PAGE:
Erykah Badu On Being A Doula And Her Iconic Maternity Style Eras

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Erykah Badu has nurtured a lot of us since we were children through her music. I distinctly remember pivotal life moments that were narrated by her voice and words. One core memory: my mother sharing post-gossip session laughter with my aunts in our kitchen over “Kiss Me On My Neck.” Or the night my mother officially left my father with “Bag Lady” soundtracking yet another vivid moment from my childhood. 

Badu’s music was a constant for me. Beaming with a realism and her ethereal rebel spirit–as I stepped into my teen years it became an aesthetic I used as I ushered in a spiritual phase. This sonic nurturing from Ms. Badu turned into reality as we formed a bond last year. Whether it was in person as we ran through New York streets or just casual check-ins, it wasn’t until maybe 15 minutes before completing this interview that I realized I’ve also become a child of Badu’s birthing tree.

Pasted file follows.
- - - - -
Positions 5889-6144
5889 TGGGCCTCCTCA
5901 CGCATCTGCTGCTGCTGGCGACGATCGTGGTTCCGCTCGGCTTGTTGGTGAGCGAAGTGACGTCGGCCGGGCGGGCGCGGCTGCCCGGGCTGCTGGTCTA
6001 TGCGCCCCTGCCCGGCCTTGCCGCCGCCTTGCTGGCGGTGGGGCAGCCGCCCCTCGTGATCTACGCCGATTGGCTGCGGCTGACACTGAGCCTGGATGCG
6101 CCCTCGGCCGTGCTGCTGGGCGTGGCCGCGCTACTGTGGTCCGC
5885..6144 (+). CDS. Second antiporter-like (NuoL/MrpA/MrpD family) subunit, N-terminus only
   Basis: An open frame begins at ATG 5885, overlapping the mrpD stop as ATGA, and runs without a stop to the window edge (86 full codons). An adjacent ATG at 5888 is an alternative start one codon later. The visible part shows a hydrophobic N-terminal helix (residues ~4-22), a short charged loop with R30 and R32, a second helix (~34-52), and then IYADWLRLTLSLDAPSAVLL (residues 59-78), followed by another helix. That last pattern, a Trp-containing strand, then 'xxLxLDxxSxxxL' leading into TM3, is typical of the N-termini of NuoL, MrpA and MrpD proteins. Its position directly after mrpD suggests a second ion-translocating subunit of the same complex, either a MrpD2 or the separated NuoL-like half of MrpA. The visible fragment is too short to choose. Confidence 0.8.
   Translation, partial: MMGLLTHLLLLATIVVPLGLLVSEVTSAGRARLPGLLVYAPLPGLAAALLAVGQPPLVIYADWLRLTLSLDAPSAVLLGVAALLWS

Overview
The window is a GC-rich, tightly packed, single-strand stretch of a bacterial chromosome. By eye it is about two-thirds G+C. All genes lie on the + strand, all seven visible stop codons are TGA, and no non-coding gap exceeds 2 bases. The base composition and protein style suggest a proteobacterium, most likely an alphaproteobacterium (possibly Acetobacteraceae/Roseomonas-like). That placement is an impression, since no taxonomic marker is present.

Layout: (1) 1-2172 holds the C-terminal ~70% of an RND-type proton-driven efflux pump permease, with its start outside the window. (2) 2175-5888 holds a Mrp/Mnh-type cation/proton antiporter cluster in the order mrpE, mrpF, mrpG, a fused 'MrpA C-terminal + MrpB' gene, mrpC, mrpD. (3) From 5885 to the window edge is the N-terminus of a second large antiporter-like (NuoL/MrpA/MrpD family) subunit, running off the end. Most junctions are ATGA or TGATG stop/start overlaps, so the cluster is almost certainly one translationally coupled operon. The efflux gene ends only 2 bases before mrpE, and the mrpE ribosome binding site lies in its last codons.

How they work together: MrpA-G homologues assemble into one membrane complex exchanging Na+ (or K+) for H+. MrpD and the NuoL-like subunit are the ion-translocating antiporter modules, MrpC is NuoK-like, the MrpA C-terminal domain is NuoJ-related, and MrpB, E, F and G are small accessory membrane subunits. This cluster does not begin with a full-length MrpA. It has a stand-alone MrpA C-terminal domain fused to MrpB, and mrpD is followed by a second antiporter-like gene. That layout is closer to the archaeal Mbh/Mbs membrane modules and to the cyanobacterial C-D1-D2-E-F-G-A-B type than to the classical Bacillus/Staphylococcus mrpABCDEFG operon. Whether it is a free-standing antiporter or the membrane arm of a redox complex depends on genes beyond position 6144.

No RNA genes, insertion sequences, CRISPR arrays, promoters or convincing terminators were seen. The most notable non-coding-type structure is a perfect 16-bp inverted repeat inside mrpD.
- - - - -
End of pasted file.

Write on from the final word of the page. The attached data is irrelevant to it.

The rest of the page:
Considered the “Queen of Neo-Soul,” Erykah Badu’s music and aesthetic have become synonymous with the neo-soul subgenre, head wraps, incense, and self-discovery through artistic exploration. However, throughout her nearly 30-year music career, Erykah has expanded her impact in the worlds of fashion, marijuana, and doula services. Delivering her first child in 2001, born to her best friends of Dead Prez and his wife Afya, Erykah has delivered over 50 children in the last 24 years. With her singular aura of old soul meets futuristic rebel, Badu has used her gifts to continue the traditions of Black doulas in the childbirth industry (and in the death industry). 

Ahead of Black Maternal Week, we caught up with Erykah Badu to discuss resources for the Black modern woman regarding childbirth, overcoming fear, Southern traditions, and the evolution of her maternity fashion. 

Erykah Badu’s Birthing Tree
MOUNTAIN VIEW, CA – JULY 27: Erykah Badu performs during Lilith Fair at Shoreline Amphitheatre on July 27, 1997 in Mountain View, California. (Photo by Tim Mosenfelder/Getty Images)

ESSENCE: What are some motherhood traditions you picked up on from the women in your family, especially growing up in the South?